Lumina will join Facebook advertising boycott
Racial Justice and Equity

Lumina will join Facebook advertising boycott

Man scrolling on a mobile phone.

Lumina Foundation doesn’t usually find itself standing with the country’s major consumer brands. They have their mission, and we have ours. But a critical moment in the life of the nation has changed that.

We’re standing with some of the nation’s best-known companies that are pulling their advertising from Facebook during the month of July over the social media giant’s policies which favor and perpetuate hate speech and disinformation.

The call for an advertising boycott started last week with a plea from half a dozen organizations—the Anti-Defamation League, the NAACP, Sleeping Giants, Color of Change, Free Press, and Common Sense—which asked large Facebook advertisers “to show they will not support a company that puts profit over safety.”

Those groups have since been joined by Verizon, Ben & Jerry’s, Patagonia, REI, and the advertising agency Goodby Silverstein, among others in the “#StopHateForProfit campaign. The ad agency’s clients include BMW, Pepsi, Adobe, HP, and other major brands.

We, too, are pausing our advertising on Facebook and Instagram, and those who know Lumina, know why: In our work to help increase the percentage of adults in the United States with an education beyond high school, we are committed throughout our work and in every fiber of our organization to helping the nation achieve racial justice and equity—and we believe college degrees and other credentials should position people for informed citizenship.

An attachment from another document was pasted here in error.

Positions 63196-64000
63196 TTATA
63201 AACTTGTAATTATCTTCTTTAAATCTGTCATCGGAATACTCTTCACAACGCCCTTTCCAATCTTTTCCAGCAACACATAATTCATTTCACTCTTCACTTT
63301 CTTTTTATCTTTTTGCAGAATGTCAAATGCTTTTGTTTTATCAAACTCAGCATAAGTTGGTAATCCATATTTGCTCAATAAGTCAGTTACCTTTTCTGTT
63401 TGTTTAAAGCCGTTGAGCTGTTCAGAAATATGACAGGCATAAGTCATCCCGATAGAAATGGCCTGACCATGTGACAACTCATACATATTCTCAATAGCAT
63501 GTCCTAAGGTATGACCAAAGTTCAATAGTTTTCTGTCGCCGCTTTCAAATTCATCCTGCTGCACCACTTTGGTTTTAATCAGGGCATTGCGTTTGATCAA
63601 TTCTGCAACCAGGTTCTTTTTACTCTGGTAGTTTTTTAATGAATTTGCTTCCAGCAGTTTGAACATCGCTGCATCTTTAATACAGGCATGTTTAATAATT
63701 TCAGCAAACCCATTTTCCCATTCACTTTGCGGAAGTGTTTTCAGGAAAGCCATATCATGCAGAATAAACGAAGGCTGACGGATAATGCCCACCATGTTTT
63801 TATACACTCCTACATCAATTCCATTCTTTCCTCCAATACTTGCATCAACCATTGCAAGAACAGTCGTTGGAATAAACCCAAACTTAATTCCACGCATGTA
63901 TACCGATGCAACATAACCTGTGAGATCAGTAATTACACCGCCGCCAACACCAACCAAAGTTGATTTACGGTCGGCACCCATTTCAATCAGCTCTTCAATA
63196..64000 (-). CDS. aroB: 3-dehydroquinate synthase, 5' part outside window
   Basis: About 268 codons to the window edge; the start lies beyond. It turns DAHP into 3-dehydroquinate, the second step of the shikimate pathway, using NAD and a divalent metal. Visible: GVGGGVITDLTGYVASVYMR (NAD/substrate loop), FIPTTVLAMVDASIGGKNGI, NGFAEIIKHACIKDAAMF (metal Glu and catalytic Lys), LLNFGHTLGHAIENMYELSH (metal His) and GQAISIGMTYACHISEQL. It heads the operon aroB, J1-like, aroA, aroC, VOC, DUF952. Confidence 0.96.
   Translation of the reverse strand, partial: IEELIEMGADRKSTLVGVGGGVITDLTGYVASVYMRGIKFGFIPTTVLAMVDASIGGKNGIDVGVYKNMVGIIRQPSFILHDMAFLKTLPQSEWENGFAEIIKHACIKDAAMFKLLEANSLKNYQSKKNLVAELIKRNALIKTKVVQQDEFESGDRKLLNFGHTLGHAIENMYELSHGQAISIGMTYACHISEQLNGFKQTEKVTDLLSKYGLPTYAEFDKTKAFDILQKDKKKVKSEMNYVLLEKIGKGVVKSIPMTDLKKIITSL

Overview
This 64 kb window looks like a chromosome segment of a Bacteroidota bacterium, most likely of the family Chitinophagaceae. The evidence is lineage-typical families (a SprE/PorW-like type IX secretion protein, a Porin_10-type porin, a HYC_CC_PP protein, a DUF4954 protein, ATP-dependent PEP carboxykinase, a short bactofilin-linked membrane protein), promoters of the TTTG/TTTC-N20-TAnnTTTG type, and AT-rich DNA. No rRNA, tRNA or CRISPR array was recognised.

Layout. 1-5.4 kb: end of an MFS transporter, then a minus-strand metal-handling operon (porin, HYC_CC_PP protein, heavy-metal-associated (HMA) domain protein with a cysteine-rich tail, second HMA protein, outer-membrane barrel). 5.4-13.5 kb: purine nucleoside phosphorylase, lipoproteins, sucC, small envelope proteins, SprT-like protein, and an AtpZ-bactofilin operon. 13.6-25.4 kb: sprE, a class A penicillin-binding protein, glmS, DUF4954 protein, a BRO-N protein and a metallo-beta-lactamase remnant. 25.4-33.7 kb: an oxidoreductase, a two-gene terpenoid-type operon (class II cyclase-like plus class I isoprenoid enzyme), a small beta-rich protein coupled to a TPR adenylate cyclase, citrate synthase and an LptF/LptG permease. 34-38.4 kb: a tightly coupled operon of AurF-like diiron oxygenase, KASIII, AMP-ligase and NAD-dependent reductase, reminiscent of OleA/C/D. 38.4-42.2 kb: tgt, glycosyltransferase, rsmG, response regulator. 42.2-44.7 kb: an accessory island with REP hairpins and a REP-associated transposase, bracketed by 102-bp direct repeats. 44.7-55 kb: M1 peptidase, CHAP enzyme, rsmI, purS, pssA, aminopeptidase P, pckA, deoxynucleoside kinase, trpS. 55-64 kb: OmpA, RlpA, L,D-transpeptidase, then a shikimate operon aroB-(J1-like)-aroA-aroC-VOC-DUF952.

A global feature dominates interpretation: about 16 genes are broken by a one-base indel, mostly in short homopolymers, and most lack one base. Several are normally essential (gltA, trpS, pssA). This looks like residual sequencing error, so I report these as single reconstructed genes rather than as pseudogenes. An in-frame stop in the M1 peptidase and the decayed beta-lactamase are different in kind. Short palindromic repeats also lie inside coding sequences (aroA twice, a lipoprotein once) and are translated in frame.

As recent events so dramatically show, the nation has a long way to go in its aspiration to be a land of equal rights for all—not to mention a society of true, equal opportunity, committed to social mobility. Our information landscape has become polluted with misinformation and deliberate disinformation, sometimes from outside of the United States but often from within.

With a membership in the billions, Facebook exerts an outsized influence over the tone and substance of the country’s national discussion of critical topics such as race. The social network has been rightly criticized for failing to rein in instances of incendiary, race-baiting rhetoric.

We stick to the important work we live for—helping millions of Americans achieve their potential through education. But this goal can’t be reached unless we confront the nation’s history of racist policies, which have their echoes today in the unfair and alarming disparities in educational outcomes among people who are Black, Hispanic, and Native American.

We and others committed to a better nation have an important story to tell about our progress toward that goal, and we’ll spend our advertising dollars to help tell that story. We hope that Facebook takes the boycott seriously and rethinks its editorial choices. More than anything in these times, America needs unity. We hope our support of business partners who share our goals of freedom, justice, and equity will help get us there.

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